### Let's Think About It

Mr. Tristany counts all of the boys and girls in the 7th grade at his school. Field Day is quickly approaching and Mr. Tristany is in charge of dividing some of the students into teams that are equally matched. All of the students will not be on teams, but for those that are, each team must have the same number of boys and the same number of girls as all the other teams. Mr. Tristany wants to make sure that there are enough students to make at least 10 teams so he decides to calculate the greatest number of teams that can be formed. He uses a Venn Diagram to make his calculation. The diagram that he used is below.

What is the greatest number of teams that can be formed with the given number of boys and girls?

In this concept, you will learn how to draw a Venn diagram to organize materials.

### Guidance

A **Venn diagram** shows the common numbers in two sets of objects or numbers by using overlapping circles. A Venn diagram helps you to organize data in a visual way to notice patterns and solve for the answer.

There are 280 girls and 260 boys playing on soccer teams this fall. If each team has the same number of girls and the same number of boys, what is the greatest number of teams that can be formed?

A Venn diagram is used to show things that are common and things that are different. For this example, you can write the prime factors of 280 in one circle, the prime factors of 260 in the other circle and the common factors in the part of the circle that overlaps.

By looking at this diagram, you can see that the common factors between 280 and 260 are 5, 2 and 2. If you multiply these together, you will have the total number of groups possible.

\begin{align*}5\times 2\times 2=20\end{align*}

There are 20 possible groups.

### Guided Practice

What is the greatest common factor of 66 and 72?

First, identify the common factors of 72 and 66.

3 and 2

Then, multiply those numbers to calculate the greatest common multiple.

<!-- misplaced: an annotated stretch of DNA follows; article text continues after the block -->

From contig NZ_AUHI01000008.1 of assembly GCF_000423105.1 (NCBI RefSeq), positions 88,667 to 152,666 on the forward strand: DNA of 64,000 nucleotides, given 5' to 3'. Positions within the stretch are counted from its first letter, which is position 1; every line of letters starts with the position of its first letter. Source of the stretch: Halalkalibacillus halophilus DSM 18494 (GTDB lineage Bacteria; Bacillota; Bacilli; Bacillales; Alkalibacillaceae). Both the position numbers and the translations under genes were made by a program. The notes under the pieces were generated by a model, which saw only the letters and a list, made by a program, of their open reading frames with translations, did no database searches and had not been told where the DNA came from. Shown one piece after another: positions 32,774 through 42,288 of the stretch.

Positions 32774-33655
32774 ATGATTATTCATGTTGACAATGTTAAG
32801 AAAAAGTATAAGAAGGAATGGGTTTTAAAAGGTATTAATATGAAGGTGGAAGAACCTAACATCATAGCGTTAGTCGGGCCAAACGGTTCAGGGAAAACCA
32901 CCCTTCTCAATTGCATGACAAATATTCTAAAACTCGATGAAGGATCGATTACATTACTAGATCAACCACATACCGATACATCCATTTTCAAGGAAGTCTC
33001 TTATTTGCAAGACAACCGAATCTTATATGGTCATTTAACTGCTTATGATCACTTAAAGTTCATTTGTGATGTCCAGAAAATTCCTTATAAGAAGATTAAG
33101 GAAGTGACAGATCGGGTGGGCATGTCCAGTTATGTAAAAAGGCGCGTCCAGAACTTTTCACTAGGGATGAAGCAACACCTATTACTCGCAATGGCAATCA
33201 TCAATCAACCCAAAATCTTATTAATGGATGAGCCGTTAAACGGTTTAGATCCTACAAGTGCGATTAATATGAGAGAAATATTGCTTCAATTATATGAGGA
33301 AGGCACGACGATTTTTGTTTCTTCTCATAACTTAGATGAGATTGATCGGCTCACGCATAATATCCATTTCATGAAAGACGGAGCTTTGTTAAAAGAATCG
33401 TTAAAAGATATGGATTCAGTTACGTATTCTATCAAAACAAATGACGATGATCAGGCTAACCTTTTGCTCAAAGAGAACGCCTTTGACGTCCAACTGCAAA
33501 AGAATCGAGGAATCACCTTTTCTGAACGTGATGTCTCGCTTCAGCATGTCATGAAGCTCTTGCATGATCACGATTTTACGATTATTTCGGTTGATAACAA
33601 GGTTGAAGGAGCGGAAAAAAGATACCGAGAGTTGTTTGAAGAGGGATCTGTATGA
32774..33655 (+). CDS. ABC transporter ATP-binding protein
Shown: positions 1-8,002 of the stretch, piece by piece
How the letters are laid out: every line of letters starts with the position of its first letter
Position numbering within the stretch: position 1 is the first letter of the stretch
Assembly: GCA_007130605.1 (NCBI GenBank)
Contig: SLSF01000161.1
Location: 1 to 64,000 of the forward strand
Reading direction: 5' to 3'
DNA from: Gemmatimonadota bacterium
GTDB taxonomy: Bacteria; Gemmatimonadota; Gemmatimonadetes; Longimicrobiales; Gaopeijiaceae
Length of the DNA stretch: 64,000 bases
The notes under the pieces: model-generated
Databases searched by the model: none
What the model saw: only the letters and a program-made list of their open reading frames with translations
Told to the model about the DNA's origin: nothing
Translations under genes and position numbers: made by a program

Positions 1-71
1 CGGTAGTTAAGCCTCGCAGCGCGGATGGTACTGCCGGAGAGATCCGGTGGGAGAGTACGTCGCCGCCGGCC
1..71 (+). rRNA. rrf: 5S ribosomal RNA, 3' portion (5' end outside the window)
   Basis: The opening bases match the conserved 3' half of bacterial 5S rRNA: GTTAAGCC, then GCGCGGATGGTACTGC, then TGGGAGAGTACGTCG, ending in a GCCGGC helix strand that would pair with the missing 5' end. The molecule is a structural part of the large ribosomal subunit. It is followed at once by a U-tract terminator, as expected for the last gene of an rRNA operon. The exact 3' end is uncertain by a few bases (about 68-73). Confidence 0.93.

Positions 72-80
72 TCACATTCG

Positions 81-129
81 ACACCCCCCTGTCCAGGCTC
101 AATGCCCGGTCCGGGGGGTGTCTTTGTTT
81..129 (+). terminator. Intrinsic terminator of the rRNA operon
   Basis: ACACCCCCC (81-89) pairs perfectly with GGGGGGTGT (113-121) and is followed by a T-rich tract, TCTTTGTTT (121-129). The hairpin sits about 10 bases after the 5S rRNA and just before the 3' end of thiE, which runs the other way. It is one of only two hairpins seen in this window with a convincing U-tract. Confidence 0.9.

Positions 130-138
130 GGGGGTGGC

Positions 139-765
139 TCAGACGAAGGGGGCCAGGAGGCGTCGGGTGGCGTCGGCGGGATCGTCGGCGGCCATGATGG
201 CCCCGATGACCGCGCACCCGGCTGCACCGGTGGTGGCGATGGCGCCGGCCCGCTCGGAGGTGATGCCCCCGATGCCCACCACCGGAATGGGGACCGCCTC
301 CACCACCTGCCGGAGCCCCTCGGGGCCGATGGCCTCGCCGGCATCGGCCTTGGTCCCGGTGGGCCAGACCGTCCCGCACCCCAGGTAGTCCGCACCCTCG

\begin{align*}3\times 2=6\end{align*}

The answer is 6.

### Examples

#### Example 1

Use the Venn diagram to write the greatest common multiple of 225 and 90.

First, identify the common factors of 225 and 90.

5, 3 and 3

Then, multiply those numbers to calculate the greatest common multiple.

\begin{align*}5\times 3\times 3=45\end{align*}

The answer is 45.

#### Example 2

What is the greatest common factor of 98 and 44?

First, identify the common factors.

2

Then, identify the greatest common factor.

2

The answer is 2.

#### Example 3

What values should be listed in the middle section of the Venn diagram below?

First, identify the value of the factors on one of the sides.

\begin{align*}7\times 2\times 2=28\end{align*}

Next, identify the factors that are missing from the 112 side.

2 and 2

Then, write those factors in the middle section.

2 and 2

The answer is 2 and 2.

### Follow Up

Remember Mr. Tristany and his plans for Field Day? He counts all of the boys and girls in the 7th grade at his school. He wants the same number of boys and girls on each team and he wants to make sure that there are enough students to make at least 10 teams so he decides to calculate the greatest number of teams that can be formed. He uses a Venn diagram to make his calculation. The diagram that he used is below.

What is the greatest number of teams that can be formed with the given number of boys and girls?

First, identify the common factors of 105 and 120.

5 and 3

Then, multiply those numbers to calculate the greatest common multiple.

\begin{align*}5\times 3=15\end{align*}

The answer is 15. Mr. Tristany has enough students to fill 15 teams, which is greater than the 10 teams that he wants to build.

### Video Review

### Explore More

Create a Venn diagram for the following data.

1. The factors of 20 and 30.

2. The factors of 45 and 55

3. The factors of 67 and 17

4. The factors of 54 and 18

5. The factors of 27 and 81

6. The factors of 9 and 18

7. The factors of 100 and 200

8. The factors of 8 and 80

9. The factors of 120 and 144

10. The factors of 120 and 140

11. The factors of 80 and 100

12. The factors of 10 and 60

13. The factors of 70 and 140

14. The factors of 6 and 60

15. The factors of 330 and 900